Let $F$ be a field and $F[x]$ the univariate polynomial ring over $F$. Is it the case that every quotient ring ${F[x]}/{(p(x))}$, where $p(x) \in F[x]$, is a PID (principal ideal domain)?

This is just a minor issue that's been bothering me for the last couple of hours. I'm aware that when the ideal $(p(x))$ is prime (i.e. $p(x)$ irreducible) then ${F[x]}/{(p(x))}$ is a PID.

  • $\begingroup$ By an isomorphism theorem, it's easy to see that if $R$ is a commutative principal ideal ring then so is $R/I$ for every ideal $I\lhd R$. The quotient is additionally a domain if the ideal happens to be prime. $\endgroup$ – rschwieb Nov 15 '13 at 13:59

If $p(x)$ isn't irreducible (and isn't the zero polynomial), then $F[x]/(p(x))$ isn't an integral domain, much less a PID. (And when $p(x)$ is irreducible, then $F[x]/(p(x))$ is a field.)

  • $\begingroup$ Thanks, Andreas. But what about the quotient ring $S = \mathbb{Z}_3[x]/(x^4+x^3+x^2)$ for example? Are the ideals in S not all principal i.e. $(1), (x), (x^2), (x^2+x+1), (x^3+x^2+x), (x^4+x^3+x^2)$? I got miffed reading the first line of text on this webpage: math.uiuc.edu/Software/magma/text318.html $\endgroup$ – RedOrange Nov 15 '13 at 2:29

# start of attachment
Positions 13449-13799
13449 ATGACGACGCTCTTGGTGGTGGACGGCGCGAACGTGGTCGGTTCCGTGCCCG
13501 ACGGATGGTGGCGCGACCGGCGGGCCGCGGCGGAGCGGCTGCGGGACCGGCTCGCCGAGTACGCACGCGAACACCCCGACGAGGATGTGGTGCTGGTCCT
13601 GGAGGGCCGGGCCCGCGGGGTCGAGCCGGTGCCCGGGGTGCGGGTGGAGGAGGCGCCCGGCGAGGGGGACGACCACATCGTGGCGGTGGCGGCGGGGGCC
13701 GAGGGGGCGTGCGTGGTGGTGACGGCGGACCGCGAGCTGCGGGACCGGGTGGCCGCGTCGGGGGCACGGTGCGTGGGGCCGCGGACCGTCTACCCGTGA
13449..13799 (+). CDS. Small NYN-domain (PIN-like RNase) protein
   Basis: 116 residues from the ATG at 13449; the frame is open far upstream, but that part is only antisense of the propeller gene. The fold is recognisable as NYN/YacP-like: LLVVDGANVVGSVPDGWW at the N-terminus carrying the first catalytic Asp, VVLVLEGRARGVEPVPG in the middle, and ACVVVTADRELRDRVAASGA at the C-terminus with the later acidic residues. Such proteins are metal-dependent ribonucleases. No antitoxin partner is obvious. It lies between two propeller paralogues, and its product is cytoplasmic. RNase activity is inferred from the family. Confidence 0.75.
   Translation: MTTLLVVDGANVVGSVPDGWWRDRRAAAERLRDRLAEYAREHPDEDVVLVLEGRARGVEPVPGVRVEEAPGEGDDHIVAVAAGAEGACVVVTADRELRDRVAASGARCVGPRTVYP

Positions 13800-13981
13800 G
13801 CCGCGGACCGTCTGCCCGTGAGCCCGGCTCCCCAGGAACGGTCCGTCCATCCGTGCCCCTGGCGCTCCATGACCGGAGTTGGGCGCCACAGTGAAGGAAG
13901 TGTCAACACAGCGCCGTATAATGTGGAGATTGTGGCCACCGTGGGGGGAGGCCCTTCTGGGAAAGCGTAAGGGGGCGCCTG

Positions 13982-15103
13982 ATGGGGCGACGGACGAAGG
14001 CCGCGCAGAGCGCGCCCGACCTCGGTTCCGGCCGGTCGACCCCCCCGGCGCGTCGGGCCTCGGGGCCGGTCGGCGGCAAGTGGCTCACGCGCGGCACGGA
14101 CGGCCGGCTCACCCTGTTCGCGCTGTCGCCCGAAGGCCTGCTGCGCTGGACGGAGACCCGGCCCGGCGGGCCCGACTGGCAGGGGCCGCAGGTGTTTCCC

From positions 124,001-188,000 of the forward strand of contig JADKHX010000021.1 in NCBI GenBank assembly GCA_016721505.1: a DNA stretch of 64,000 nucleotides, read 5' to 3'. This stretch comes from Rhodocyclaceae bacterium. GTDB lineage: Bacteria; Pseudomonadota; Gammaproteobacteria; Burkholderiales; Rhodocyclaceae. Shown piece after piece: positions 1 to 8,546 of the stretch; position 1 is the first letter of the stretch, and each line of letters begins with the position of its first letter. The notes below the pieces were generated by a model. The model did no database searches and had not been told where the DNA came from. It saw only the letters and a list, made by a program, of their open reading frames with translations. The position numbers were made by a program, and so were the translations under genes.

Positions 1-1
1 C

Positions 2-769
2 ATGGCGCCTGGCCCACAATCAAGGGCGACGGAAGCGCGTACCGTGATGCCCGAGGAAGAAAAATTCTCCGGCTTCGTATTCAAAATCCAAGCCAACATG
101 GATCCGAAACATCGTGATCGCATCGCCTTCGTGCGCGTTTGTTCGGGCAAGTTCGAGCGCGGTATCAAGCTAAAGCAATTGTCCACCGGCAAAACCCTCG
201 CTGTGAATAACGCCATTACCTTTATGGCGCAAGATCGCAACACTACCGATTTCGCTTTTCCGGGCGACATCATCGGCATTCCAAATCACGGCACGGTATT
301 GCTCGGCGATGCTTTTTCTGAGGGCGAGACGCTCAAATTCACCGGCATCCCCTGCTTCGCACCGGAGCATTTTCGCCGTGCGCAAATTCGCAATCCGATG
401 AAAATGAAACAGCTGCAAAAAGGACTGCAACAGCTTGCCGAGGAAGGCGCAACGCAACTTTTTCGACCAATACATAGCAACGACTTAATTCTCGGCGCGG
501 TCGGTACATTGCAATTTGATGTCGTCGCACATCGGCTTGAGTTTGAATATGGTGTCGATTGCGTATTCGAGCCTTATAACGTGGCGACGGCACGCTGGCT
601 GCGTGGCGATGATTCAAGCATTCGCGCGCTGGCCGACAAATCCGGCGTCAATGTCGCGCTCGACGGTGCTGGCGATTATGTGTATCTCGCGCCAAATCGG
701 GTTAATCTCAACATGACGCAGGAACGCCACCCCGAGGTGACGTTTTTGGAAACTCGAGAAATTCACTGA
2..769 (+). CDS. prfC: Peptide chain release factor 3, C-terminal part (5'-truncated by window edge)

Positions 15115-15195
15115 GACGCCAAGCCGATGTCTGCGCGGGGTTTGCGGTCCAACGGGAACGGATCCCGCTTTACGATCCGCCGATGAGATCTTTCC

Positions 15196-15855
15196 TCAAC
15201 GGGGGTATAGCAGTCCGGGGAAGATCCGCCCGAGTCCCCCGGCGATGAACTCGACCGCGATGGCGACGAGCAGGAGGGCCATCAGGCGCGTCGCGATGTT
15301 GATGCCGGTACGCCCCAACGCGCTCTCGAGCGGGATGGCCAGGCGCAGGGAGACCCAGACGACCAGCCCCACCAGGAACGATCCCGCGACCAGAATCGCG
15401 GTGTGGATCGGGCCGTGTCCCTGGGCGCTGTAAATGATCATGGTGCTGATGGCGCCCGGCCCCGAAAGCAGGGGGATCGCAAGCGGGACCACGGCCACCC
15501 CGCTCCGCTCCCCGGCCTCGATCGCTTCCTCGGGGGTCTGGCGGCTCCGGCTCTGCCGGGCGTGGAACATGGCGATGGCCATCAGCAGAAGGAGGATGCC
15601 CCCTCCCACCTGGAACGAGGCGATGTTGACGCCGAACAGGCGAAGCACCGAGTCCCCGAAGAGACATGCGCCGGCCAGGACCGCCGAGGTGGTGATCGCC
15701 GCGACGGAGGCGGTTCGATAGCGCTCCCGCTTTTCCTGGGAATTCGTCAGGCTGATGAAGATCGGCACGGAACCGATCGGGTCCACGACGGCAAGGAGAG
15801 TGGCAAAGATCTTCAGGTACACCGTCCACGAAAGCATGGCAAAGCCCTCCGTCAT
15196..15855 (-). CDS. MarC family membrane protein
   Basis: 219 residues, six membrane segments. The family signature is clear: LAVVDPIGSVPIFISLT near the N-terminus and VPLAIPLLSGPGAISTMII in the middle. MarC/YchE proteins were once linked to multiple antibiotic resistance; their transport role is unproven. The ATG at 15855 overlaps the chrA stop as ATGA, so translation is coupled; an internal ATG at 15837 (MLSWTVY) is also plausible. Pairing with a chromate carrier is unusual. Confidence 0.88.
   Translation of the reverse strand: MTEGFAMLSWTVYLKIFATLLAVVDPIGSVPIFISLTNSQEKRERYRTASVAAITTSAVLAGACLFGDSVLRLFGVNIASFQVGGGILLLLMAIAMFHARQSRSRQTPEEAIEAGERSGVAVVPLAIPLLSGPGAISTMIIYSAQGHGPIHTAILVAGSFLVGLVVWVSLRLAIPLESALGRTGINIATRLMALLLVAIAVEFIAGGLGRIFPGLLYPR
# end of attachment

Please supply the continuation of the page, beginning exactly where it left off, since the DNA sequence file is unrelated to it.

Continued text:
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    $\begingroup$ Dear @IsaacZebulunBurke, For any polynomial $p(x)\in F[x]$, every ideal of the ring $F[x]/(p(x))$ is principal, but this doesn't mean the quotient ring is a principal ideal domain. You might just call it a principal ideal ring. The quotient is a domain (and therefore a principal ideal domain) if and only if $p(x)$ is irreducible. $\endgroup$ – Keenan Kidwell Nov 15 '13 at 2:32
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    $\begingroup$ Ok, of course I see it now, thanks, S is crawling with zerodivisors! $\endgroup$ – RedOrange Nov 15 '13 at 2:36
  • $\begingroup$ Isaac, the quotient ring is not an integral domain. For instance, $x^2 \cdot (x^2 + x + 1) \equiv 0$, yet both factors are nonzero. $\endgroup$ – Sammy Black Nov 15 '13 at 2:36

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